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26% Failure in Female Smith & Nephew BHR’s – and higher failure in older males…

The ten-year survival of the Birmingham… [J Bone Joint Surg Br. 2012] – PubMed – NCBI.

J Bone Joint Surg Br. 2012 Sep;94(9):1180-6.

The ten-year survival of the Birmingham hip resurfacing: An independent series.


Nuffield Department of Orthopaedics, Rheumatology and Musculoskeletal Sciences, Botnar Research Centre, Windmill Road, Oxford OX3 7LD, UK.


Recent events have highlighted the importance of implant design for survival and wear-related complications following metal-on-metal hip resurfacing arthroplasty.

The mid-term survival of the most widely used implant, the Birmingham Hip Resurfacing (BHR), has been described by its designers.

The aim of this study was to report the ten-year survival and patient-reported functional outcome of the BHR from an independent centre. In this cohort of 554 patients (646 BHRs) with a mean age of 51.9 years (16.5 to 81.5) followed for a mean of eight years (1 to 12), the survival and patient-reported functional outcome depended on gender and the size of the implant.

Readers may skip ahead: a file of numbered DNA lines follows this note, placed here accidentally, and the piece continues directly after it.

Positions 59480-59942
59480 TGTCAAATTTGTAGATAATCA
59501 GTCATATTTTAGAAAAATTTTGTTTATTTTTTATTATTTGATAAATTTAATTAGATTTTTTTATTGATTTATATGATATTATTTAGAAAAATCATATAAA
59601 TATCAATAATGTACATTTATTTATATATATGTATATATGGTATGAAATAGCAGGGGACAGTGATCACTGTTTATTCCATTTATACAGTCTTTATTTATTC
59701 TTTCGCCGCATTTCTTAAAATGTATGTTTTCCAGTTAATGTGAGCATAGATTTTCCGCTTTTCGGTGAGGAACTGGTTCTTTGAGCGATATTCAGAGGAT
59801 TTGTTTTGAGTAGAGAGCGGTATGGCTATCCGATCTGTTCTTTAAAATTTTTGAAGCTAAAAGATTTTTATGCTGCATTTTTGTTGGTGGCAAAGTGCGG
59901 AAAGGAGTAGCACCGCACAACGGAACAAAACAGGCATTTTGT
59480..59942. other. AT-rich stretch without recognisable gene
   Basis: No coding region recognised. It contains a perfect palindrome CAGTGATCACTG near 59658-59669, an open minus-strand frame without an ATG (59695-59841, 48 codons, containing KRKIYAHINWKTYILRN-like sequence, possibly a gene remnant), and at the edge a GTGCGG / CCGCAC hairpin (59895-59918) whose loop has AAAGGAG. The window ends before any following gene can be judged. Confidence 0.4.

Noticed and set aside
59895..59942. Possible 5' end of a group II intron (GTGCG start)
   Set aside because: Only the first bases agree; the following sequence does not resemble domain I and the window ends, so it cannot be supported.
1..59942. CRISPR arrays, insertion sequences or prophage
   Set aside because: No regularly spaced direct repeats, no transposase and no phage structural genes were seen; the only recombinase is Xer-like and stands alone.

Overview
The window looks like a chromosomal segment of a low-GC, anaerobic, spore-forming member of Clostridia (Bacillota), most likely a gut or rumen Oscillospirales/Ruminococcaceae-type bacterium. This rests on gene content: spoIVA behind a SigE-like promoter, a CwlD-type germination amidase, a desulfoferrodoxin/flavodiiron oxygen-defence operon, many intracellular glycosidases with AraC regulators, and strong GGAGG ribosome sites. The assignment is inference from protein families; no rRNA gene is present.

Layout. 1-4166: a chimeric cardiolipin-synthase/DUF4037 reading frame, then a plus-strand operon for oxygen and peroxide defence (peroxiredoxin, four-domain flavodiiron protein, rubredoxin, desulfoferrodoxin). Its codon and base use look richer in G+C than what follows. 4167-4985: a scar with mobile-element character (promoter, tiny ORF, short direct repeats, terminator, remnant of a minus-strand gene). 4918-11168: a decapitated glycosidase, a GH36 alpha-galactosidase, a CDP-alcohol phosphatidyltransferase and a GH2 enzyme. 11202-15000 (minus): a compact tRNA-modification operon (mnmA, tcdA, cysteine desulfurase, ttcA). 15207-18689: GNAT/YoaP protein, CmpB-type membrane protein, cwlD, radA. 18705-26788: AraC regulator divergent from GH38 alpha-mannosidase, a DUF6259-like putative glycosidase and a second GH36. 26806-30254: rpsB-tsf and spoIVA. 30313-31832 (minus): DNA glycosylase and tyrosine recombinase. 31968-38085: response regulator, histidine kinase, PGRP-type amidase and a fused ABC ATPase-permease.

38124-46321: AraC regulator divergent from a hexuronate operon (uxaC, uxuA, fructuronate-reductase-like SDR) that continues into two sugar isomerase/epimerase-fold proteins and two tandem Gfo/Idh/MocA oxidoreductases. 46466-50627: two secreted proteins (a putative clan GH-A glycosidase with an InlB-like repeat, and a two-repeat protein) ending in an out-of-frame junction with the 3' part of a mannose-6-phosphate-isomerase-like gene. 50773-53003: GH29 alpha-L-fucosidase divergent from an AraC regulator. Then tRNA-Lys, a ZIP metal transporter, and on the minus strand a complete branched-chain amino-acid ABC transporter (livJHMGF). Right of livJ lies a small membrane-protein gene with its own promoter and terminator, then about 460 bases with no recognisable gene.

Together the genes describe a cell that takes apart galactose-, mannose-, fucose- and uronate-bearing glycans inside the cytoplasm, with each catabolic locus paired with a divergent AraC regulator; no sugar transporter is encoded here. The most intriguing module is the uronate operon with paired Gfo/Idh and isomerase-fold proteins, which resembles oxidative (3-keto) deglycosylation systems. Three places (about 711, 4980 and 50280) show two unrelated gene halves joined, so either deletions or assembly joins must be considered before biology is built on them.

In female hips (n = 267) the ten-year survival was 74% (95% confidence interval (CI) 83 to 91), the ten-year revision rate for pseudotumour was 7%, the mean Oxford hip score (OHS) was 43 (sd 8) and the mean UCLA activity score was 6.4 (sd 2).

[Earlsview note – this means 26% failure rate for female recipients of BHR’s]

In male hips (n = 379) the ten-year survival was 95% (95% CI 92.0 to 97.4), the ten-year revision rate for pseudotumour was 1.7%, the mean OHS was 45 (sd 6) and the mean UCLA score was 7.6 (sd 2).

In the most demanding subgroup, comprising male patients aged < 50 years treated for primary osteoarthritis, the survival was 99% (95% CI 97 to 100).

[Earlsview note – so how many young men? Also this means that the failure rate in the >50 yr males was higher than 5% reported above. BUT what was it?]

This study supports the ongoing use of resurfacing in young active men, who are a subgroup of patients who tend to have problems with conventional THR.

In contrast, the results in women have been poor and we do not recommend metal-on-metal resurfacing in women. Continuous follow-up is recommended because of the increasing incidence of pseudotumour with the passage of time.

[PubMed – in process]